The Real Deal Miami

Quiet county approval of monkey farms ruled legal

Hendry County's approval of two monkey farms required no advance notice or public hearing

July 16, 2016 04:00PM

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Makaque monkeys, also known as "snow monkeys"

Macaque monkeys, also known as “snow monkeys”

A circuit judge ruled that Hendry County acted legally in approving two monkey farms without posting a public notice of its intent, or holding a public meeting, in advance.

Operators of the two farms house and raise thousands of macaque monkeys, or “snow monkeys,” and neighbors of one of the farms along the Hendry-Lee County order sued Hendry County.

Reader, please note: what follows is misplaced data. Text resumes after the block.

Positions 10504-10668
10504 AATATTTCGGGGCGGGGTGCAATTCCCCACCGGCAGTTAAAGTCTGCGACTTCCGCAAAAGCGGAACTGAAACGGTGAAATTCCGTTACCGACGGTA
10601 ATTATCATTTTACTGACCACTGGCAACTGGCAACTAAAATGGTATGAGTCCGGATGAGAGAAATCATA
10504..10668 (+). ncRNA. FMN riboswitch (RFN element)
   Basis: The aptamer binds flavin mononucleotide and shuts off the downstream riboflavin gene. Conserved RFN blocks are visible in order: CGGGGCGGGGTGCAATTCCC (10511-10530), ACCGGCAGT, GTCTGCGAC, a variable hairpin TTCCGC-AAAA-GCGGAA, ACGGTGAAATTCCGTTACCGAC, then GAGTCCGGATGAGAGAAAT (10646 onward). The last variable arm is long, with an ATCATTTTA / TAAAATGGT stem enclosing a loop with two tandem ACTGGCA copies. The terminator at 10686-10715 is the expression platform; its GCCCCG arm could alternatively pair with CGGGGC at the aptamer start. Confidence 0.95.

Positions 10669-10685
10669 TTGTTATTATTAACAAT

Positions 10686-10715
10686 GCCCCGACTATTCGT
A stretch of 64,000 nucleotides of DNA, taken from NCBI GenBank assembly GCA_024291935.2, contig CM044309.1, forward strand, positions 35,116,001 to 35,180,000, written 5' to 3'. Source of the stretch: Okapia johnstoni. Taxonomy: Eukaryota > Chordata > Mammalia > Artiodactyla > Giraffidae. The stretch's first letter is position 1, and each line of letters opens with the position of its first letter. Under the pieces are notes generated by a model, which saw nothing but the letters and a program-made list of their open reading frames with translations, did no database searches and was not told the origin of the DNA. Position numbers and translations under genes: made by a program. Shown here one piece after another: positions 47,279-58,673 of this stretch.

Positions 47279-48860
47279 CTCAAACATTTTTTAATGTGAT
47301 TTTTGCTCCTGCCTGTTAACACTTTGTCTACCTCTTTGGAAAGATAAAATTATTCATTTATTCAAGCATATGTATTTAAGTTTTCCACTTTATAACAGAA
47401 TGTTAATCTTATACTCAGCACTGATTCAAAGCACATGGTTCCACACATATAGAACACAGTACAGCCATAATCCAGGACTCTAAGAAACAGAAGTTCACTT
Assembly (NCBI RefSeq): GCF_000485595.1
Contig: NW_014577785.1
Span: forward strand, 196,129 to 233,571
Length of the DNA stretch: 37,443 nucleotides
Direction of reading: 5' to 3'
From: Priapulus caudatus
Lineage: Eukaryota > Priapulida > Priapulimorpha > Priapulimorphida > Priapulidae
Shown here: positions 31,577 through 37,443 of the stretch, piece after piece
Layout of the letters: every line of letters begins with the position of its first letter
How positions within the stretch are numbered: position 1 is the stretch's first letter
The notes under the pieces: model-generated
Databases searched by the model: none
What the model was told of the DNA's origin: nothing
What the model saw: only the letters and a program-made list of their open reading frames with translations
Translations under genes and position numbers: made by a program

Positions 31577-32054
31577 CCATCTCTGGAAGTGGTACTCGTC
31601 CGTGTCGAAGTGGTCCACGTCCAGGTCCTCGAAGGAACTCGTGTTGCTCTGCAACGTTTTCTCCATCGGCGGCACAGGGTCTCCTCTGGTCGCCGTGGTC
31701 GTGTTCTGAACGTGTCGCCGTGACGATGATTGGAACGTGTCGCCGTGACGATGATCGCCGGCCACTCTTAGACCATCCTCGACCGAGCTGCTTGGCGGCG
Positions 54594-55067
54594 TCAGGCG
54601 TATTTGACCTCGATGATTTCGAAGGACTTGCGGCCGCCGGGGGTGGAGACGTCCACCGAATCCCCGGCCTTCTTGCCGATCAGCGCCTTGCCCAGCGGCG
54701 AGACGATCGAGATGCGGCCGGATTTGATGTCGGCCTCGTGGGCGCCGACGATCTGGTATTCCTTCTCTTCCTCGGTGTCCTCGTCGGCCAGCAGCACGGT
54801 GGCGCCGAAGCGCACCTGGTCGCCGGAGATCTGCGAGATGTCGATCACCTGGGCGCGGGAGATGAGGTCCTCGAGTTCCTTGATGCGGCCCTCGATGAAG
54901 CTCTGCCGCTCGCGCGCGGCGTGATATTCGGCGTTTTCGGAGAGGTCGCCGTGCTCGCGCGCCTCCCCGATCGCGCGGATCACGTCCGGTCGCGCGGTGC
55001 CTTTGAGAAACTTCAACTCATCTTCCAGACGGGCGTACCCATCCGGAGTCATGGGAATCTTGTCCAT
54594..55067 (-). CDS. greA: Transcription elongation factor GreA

The suit alleged the county’s failure to provide public notice or to hold a public hearing about the monkey farms in advance of their approval violated Florida’s Sunshine Law.

But Circuit Judge James Sloan ruled the county did not violate the state law.

Hendry County successfully argued in court that the land for the monkey farms is zoned for agricultural use, so staff approval was sufficient, and the county had no obligation to hold a public hearing on the monkey farms or to issue a public notice about them.

The county in south-central Florida also contended that any species is permissible at the agriculturally zoned locations of the monkey farms.

Attorneys with the nonprofit Animal Legal Defense Fund represented the three plaintiffs in the suit against Hendry County.

One of the plaintiffs’ attorneys, Chris Berry, told the Naples Daily News that “for many reasons, these large biomedical facilities are very controversial … It’s extremely troubling that Hendry County didn’t think its residents were entitled to a voice.” [Naples Daily News] — Mike Seemuth